1. Lying, stealing, or breach of confidentiality when dealing with a patient/client or related health-record data.
  2. Behavioral or emotional problems that are incompatible with competent and/or ethical performance as a graduate student.
  3. Failure to abide by the code of ethics governing the discipline.
  4. Impeding the learning of other students in the program through disruptive behavior, lack of cooperation, or other actions or lapses.
  5. Unprofessional behavior while in clinical/practicum/internship settings.

The student and the faculty of the department will create a set of expectations to address the problems (i.e. a contract), and a specified period of time will be set in which to correct them. Failure to conform to the terms of the probationary contract will result in dismissal from the program.

Students will normally be put on probation before being dismissed unless the student has committed acts of gross or irreparable unethical nature.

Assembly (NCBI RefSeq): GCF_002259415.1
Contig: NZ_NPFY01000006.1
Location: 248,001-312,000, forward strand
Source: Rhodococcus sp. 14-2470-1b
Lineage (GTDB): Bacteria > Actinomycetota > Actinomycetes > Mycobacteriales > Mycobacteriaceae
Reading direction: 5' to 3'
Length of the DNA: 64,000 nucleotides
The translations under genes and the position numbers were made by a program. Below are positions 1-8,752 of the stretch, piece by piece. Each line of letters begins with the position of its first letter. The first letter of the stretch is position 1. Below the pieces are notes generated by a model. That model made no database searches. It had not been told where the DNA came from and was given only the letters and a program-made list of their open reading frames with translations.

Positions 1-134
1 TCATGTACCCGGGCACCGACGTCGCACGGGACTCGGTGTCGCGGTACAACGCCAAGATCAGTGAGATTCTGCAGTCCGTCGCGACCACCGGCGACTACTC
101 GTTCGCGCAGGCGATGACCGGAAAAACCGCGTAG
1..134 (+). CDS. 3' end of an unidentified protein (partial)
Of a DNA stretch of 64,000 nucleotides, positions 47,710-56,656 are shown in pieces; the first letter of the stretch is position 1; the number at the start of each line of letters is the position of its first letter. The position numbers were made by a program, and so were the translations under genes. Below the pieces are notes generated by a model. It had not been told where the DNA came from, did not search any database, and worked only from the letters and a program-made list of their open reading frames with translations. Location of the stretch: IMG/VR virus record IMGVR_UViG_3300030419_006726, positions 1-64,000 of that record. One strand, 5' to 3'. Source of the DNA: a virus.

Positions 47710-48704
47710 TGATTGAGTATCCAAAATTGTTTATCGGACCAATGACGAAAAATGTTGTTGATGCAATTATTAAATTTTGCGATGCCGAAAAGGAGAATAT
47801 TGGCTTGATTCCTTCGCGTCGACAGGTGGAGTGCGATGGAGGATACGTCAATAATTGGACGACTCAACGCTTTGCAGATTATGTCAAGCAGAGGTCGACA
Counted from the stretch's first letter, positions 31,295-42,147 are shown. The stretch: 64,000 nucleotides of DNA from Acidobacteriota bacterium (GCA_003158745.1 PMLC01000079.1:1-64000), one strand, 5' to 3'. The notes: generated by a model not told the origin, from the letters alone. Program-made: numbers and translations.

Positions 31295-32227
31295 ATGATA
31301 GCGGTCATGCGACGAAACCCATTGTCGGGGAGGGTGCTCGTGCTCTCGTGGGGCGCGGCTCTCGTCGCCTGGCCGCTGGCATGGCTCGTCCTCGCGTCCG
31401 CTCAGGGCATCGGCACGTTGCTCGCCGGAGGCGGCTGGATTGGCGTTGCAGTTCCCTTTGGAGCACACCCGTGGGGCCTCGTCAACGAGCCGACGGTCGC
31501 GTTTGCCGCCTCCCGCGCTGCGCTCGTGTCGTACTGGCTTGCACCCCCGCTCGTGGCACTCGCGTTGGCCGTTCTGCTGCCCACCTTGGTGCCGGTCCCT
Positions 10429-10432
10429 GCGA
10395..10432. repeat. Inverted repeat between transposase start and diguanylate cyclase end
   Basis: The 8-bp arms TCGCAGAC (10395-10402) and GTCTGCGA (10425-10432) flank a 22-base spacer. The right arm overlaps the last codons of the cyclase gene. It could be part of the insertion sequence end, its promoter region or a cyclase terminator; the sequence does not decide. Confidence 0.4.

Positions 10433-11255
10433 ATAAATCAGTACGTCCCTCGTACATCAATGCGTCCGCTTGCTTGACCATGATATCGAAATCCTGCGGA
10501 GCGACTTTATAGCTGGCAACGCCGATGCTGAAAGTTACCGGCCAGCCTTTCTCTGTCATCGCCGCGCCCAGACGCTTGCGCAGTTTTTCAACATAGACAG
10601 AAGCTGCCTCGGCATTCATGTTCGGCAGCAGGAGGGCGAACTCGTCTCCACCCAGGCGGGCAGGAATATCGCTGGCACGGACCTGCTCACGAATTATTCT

During a probationary period:

  1. Standards must not be higher than those of other students in the program; however, students on probation may be monitored more frequently or more intensively than other students.
  2. Clear descriptions of the reasons for probation, and expectations for the future, will be laid out in a written communication; copies to the student, the faculty advisor, any other faculty member involved in coursework, and the Program Director.
  3. Faculty involved must follow up with the student and with the Program Director at regular intervals and give factual evidence of progress (example; weekly or bi-weekly grade reports or clinical evaluations).

At the end of the probationary period:

  • If the student has completed the probationary period satisfactorily, and has corrected all problems laid out in the probation agreement, the student is returned to regular status.